A Ficus in films : watch it grow (movie clips – part 1)

Prashanth MB

October 12, 2022

Tree at the view point in Shivanasamudra

It has been little over seven years since I pictured the lone Ficus tree at the corner of the view point at Shivanasamudra. The ficus avenue trees coming in various shapes, was quite a magnet and being much intrigued by the tree, I had spent time to click, consult a botanist and hosted the images with botanical features on the India Biodiversity Portal. Find the tree here in the link .

Picture (above): Ficus tsjakela featured on the India Biodiversity Portal

And, then came many years of dormancy. The ficus tree was yet another data point among the hundreds and thousands of pictures on portals, however the thought of having observed a tree up-close would be fresh in one’s thoughts. Earlier this year, I had chanced upon an old Kannada movie song, a number that had aged by 43 years (1979), but was still very familiar and soothing with a touch of nostalgia. Even though the lyrics and music would be fresh in our minds, the detailed visuals might be a eye opener each time we view it over the years. Here was one such instance when I noticed a tree filmed in the song and immediately knew it’s whereabouts were very close to the one I had hosted in 2015 on the portal. On closer inspection, the tree bore all resemblances of coming from the same location, next to a park bench that had lasted all the years in between each other. The shape of the trunk and leaves and its orientation made sure that I was looking at the same tree between the years. The tree was at least 45 years old going by the year during which it was filmed, until I found the tree in a much older film featured in 1971. Perhaps the tree was from the early 60s and was a slow growing Ficus tree (F.tjakhela / F.virens). Find the images of  the trees featured in the movie with the links pasted below.

Pictures (above): The lone Ficus tsjakela filmed against the backdrop of Shivansamudra falls in the songs Yeno Santosha (1979) and Illiruve (1971); Picture courtesy – Sandalwood Songs, SGV digital and KannadaFilmSongs

In the subsequent months, the observation made me share similar pictures of locations in old movies with the current day images to compare any apparent change in wildlife habitats. The slides were hosted in a talk at the Bengaluru Bird Day 2022. You will find the detailed talk here in the first hour of the programme, Bird day -2022, Youtube.

Repeat photography

An observation such as this might have little to offer to the reader other than providing brief overviews of how the tree may have responded over the years. An approximation of girth or height attained, or the value of survival in an area prone to constant landscaping changes might be assessed from such observations. However, such footage also have the value of being a surrogate for repeat photography techniques, where an observer is known to obtain photographs / footage derived from the same observational point and make assessments of changes in habitats that might be of intererst to wildlife and natural history of the place (Hammod et al 2020; Kull 2005; Bierman et al 2005; Pickard 2002; Harrison 1974). A habitat picture instead of a lone tree may offer more insights into change in vegetation between two time periods. Many such assessments may be qualitative in practice, where the measure of change can be attributed to distinct categories of gradients of change rather than obtain a quantified assessment (percentage change) that is largely possible with remote sensing techniques.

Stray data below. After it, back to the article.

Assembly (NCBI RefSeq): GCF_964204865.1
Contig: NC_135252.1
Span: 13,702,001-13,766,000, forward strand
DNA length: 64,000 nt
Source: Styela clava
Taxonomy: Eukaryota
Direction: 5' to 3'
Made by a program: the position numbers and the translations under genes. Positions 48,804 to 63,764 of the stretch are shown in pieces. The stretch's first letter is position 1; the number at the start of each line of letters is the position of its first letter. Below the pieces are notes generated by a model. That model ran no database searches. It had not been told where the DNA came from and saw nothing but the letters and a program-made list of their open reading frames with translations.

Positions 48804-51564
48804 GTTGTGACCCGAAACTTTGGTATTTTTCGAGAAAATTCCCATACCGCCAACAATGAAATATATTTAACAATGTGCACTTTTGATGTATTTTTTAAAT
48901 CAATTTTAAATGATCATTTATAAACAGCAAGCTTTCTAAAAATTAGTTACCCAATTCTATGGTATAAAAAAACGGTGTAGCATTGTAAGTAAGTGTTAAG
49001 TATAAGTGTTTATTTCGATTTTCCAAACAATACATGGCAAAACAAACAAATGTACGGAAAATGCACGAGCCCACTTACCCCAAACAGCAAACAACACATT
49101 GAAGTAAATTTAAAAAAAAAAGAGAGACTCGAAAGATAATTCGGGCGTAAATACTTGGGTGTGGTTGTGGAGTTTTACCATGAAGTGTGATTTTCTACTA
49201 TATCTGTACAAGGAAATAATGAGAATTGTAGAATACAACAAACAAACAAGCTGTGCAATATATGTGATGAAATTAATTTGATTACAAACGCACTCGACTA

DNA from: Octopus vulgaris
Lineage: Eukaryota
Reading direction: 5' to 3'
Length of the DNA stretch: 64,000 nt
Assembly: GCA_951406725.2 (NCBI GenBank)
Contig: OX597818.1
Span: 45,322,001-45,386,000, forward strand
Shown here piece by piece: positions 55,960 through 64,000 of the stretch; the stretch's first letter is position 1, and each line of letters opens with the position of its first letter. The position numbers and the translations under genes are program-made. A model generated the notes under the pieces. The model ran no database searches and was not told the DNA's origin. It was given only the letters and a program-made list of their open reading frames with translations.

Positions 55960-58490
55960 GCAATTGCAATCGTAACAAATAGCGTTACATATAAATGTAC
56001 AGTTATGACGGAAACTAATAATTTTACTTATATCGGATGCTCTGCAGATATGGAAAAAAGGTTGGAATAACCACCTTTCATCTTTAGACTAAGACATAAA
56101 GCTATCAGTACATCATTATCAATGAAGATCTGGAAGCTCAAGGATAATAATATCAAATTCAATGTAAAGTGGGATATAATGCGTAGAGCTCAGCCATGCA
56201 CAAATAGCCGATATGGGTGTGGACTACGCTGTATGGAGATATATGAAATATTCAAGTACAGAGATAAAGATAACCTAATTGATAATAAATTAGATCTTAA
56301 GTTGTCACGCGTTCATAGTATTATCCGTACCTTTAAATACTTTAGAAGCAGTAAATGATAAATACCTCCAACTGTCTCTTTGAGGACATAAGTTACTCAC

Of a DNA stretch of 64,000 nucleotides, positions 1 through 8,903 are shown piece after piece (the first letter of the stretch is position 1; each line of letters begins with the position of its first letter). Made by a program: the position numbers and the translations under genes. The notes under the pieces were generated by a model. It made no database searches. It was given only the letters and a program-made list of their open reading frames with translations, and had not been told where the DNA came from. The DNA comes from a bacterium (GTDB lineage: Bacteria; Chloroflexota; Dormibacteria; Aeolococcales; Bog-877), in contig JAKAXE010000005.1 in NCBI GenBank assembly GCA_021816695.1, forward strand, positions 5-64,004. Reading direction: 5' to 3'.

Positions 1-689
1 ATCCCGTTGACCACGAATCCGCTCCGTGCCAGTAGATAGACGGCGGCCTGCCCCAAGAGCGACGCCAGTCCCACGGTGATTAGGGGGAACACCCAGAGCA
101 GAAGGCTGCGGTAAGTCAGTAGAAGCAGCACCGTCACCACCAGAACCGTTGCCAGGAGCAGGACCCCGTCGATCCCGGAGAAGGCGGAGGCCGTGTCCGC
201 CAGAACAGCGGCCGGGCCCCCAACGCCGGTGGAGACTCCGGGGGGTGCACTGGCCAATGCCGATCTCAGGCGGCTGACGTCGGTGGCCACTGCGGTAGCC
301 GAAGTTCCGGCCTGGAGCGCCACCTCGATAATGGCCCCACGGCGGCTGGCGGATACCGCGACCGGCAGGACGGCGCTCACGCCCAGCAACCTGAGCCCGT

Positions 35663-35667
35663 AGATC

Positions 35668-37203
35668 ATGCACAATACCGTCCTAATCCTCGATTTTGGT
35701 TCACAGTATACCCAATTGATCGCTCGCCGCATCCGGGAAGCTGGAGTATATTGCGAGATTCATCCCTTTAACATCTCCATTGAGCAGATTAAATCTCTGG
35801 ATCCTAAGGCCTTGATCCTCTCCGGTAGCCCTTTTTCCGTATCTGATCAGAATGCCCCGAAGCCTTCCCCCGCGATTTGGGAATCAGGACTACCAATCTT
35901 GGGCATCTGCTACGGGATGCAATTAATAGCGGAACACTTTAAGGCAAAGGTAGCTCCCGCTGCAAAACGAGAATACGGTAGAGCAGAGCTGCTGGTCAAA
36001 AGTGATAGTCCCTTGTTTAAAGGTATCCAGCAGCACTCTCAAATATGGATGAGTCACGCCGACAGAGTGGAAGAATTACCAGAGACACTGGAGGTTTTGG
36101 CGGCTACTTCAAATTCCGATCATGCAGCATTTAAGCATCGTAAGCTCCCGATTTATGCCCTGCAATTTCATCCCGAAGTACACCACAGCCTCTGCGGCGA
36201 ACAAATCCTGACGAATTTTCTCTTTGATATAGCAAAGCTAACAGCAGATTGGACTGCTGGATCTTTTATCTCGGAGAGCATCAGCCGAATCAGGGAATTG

In the succeeding posts, I will be adding more footage / images  derived from movies to demonstrate the usage of stills in comparing wildlife habitat changes.


Harrison, A.. (1974). Reoccupying unmarked Camera Stations for Geological Observations. Geology. 2. 10.1130/0091-7613(1974)2<469:RUCSFG>2.0.CO;2.


Pickard, John. (2002). Assessing vegetation change over a century using repeat photography. Australian Journal of Botany. 50. 409-414. 10.1071/BT01053.


Bierman, Paul & Edu, Pbierman@uvm & Howe, Jehanna & Stanley-Mann, Elizabeth & Peabody, Michala & Hilke, Jens & Massey, Christine. (2005). Old images record landscape change through time. Gsa Today. 15. 10.1130/1052-5173(2005)015<4:OIRLCT>2.0.CO;2.


Kull, CA (2005) Historical landscape photography as a tool for land use change research. Norsk Geografisk Tidsskrift – Norwegian Journal of Geography 59:253-268.


Hammond WM, Stone MEB, Stone PA. Picture worth a thousand words: Updating repeat photography for 21st century ecologists. Ecol Evol. 2020 Nov 9;10(24):14113-14121. doi: 10.1002/ece3.7001. PMID: 33391704; PMCID: PMC7771177.



Tim Hoffman, 2022. Repeat photos show change in southern African landscapes: a citizen science project. The Conversation. Published: March 7, 2022 9.22am GMT.


The repeat photography project of South African landscapes. Website accessed on 13th Oct 2022


To cite this page: 2022. A Ficus in films : watch it grow (movie clips – part 1). https://wp.me/pehmXN-D6. Accessed on 2023-03-10.

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Deepa Mohan
1 year ago

I have followed all your posts and research on this, and watched your presentation at the Bird Day on 8th Oct too. Thanks for this post, Prashanth!